San Diego loves tacos as much as we do, so it was only a matter of time before Puesto, one of that city’s popular, high-profile taquerias, would plant a flag on O.C. soil. After scooping up local accolades and national attention, 5-year-old Puesto busts out big-time in Irvine, with a flashy venue in Los Olivos Marketplace and a soon-to-open smaller one at the AC Hotel in Irvine’s burgeoning Park Place.
The only nod to Puesto’s “Mexican street food” tagline is its house specialty: delectable tacos. Beyond that, the restaurant oozes an upscale suburban personality with urban Mexican flourishes. Yes, the founding family of two brothers, a cousin, and longtime friend point to Mexico City as their muse, but Puesto numero uno was born in La Jolla. Ensuring the menus at both Irvine shops offer irresistible choices is executive creative chef Katy Smith’s mission. After more than three years in the kitchens of Rick Bayless’ Chicago empire, Smith is fluent in the ways of translating Mexico’s varied cuisines for American diners.
Starters include snacks, salads, guacamoles, and a few mariscos plates. Although just-average chips and two salsas arrive quickly, it’s hard to refuse pre-taco noshing on the Puesto Perfect guacamole, which gets salty oomph from umami-laden Parmigiano-Reggiano. It makes the basic guacamole seem bland by comparison. Cured nopalitos, with cherry tomatoes and a crumble of queso fresco, are zingy and vibrant, making a great foil for gossamer chicharrones, puffy and crispy enough to make a Paleo dieter swoon. My current snack crush is the juicy watermelon rind, quick-pickled in mescal, spices, orange juice, and distinctive manzano peppers. It’s feisty, fruity, and tangy, and you can also order the brine as a chaser shot for a tequila tasting.
Striped bass tiradito (crudo) succeeds as a raw dish, the mild fish buoyed by spicy guava broth, sea beans, and a touch of sesame oil. The seafood cocktail is a riot of flavors and suited for sharing, with its bites of market fish, shrimp, octopus, and avocado, spiked with Tajín-roasted peanuts. Braised lamb sopes sound appetizing on the menu, but they’re dry and lack distinction on the plate. Esquite, fresh-grilled corn niblets, gets lost under a blanket of queso, crema, and chile. It also arrives on a cold plate that steals its heat, turning the dish into spoonfuls of glop.
Tacos are the main event, priced three for $15, and they deliver on several counts. The tortillas are handmade with organic, non-GMO, blue corn masa, but Oaxacan cheese, griddled into a crispy disc, is the silver bullet in most variations, lending a bonus punch of savoriness to all but the seafood tacos. The cheese is especially welcome on two brilliant vegetarian tacos, one starring zucchini and cactus, mixed with corn, tomatoes, avocado, and mild cilantro-tomatillo sauce. The other winner bulges with garlic-braised mushrooms, pickled onions, and stone-fruit jalapeño salsa.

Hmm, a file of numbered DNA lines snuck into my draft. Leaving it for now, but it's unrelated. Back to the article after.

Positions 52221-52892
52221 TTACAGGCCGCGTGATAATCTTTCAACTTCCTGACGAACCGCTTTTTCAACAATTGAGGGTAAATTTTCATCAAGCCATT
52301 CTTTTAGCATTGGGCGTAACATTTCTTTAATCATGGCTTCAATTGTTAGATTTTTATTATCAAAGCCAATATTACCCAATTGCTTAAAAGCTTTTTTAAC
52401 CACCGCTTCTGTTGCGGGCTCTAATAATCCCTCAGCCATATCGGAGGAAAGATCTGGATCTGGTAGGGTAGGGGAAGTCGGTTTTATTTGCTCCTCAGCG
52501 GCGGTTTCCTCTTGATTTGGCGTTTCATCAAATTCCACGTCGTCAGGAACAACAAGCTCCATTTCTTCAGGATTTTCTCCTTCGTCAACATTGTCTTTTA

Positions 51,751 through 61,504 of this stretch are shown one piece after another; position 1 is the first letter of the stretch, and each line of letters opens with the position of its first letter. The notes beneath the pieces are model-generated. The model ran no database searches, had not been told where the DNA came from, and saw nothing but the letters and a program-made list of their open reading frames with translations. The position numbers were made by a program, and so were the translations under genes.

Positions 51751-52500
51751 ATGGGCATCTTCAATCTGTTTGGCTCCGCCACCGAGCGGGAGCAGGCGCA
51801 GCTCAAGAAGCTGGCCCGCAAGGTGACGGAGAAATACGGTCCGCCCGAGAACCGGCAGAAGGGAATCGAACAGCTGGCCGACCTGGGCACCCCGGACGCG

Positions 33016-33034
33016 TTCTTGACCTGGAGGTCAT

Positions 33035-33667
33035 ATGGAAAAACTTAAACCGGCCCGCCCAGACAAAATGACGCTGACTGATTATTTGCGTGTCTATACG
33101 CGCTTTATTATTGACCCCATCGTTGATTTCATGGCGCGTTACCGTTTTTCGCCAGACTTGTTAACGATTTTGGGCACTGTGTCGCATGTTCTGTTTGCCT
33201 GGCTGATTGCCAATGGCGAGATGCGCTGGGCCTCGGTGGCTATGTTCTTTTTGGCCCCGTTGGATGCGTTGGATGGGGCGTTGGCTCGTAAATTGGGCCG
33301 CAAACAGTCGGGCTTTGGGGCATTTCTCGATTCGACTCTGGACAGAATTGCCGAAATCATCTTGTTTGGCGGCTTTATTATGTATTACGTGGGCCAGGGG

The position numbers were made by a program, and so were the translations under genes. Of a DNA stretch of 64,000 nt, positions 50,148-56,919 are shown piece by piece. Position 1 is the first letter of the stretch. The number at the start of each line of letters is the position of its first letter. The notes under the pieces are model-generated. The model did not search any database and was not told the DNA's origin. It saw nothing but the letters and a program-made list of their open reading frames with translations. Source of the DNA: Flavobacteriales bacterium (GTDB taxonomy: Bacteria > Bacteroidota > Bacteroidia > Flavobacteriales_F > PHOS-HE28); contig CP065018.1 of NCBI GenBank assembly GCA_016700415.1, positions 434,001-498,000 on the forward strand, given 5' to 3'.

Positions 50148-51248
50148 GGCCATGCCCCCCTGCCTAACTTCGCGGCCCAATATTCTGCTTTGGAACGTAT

The filet mignon taco, for a $2 upcharge, is a standout thanks to the interplay of luscious seared beef, the griddled cheese, and a squirt of the house-made serrano-pistachio condiment. It rides that line between safe and unfamiliar, so it’s no surprise when Smith notes that it’s popular. The chicken al pastor taco is inherently tastier than the chicken verde, given the more complex preparation accented with hibiscus, chipotle, and pineapple. On the seafood front, the tamarindo shrimp taco sounds better than it tastes; it’s easier to fall for the Baja fried cod’s familiar charms. I suggest passing on the Maine lobster taco (for a $3.50 upgrade) in favor of Smith’s Taco of the Month. These can be gems, so always ask. My favorite so far was June’s Milanesa, fried chicken with black bean puree and spicy slaw. I would also gladly reorder May’s pork shoulder taco with yogurt sauce if it comes around again.
Pass on the overwrought carrot cake by pastry chef Jessica Scott. Instead, splurge on her soft, creamy tres leches cake or the dazzling panna cotta with its photogenic design and racy flavors of prickly pear, passion fruit, and lime. If you prefer your added calories in liquid form, the Cardamom Cadillac margarita is unexpectedly alluring. Aguas frescas are fresh daily, but fruit flavors often sell out.
Too bad the service is so spotty. The enormous venue seems to make servers disappear too often, and when hot foods arrive lukewarm (say, the esquite or the taquitos), it sinks the dish. Contact with staffers is inevitably gracious when it occurs. Employee scarcity is curious given that the place is generously staffed. The casual, energetic vibe attracts families and large parties, the soundtrack evokes a Zumba class, but the cheap metal chairs hardly encourage lingering. This is not a wise call for a date night.
On the plus side, happy hour (3 to 6 p.m. Monday through Friday) and Taco Tuesday deals are distinct bargains.
Puesto’s out to conquer a decidedly polished market, with still another restaurant slated to launch by year’s end in Northern California’s Santa Clara.
Here in O.C., where the competition for all styles of Mexican cuisine is intense, Puesto has a few tricks we don’t often see. This helps it feel new. Which is not the same as groundbreaking.
Click to see a photo tour of Puesto in Irvine.
8577 Irvine Center Drive, Irvine
5 Best Dishes
Puesto Perfect guacamole
Starters, $2 to $14 Entrees, $15 to $20 Desserts, $5 to $10
FYI Three booths near the kitchen are most comfortable.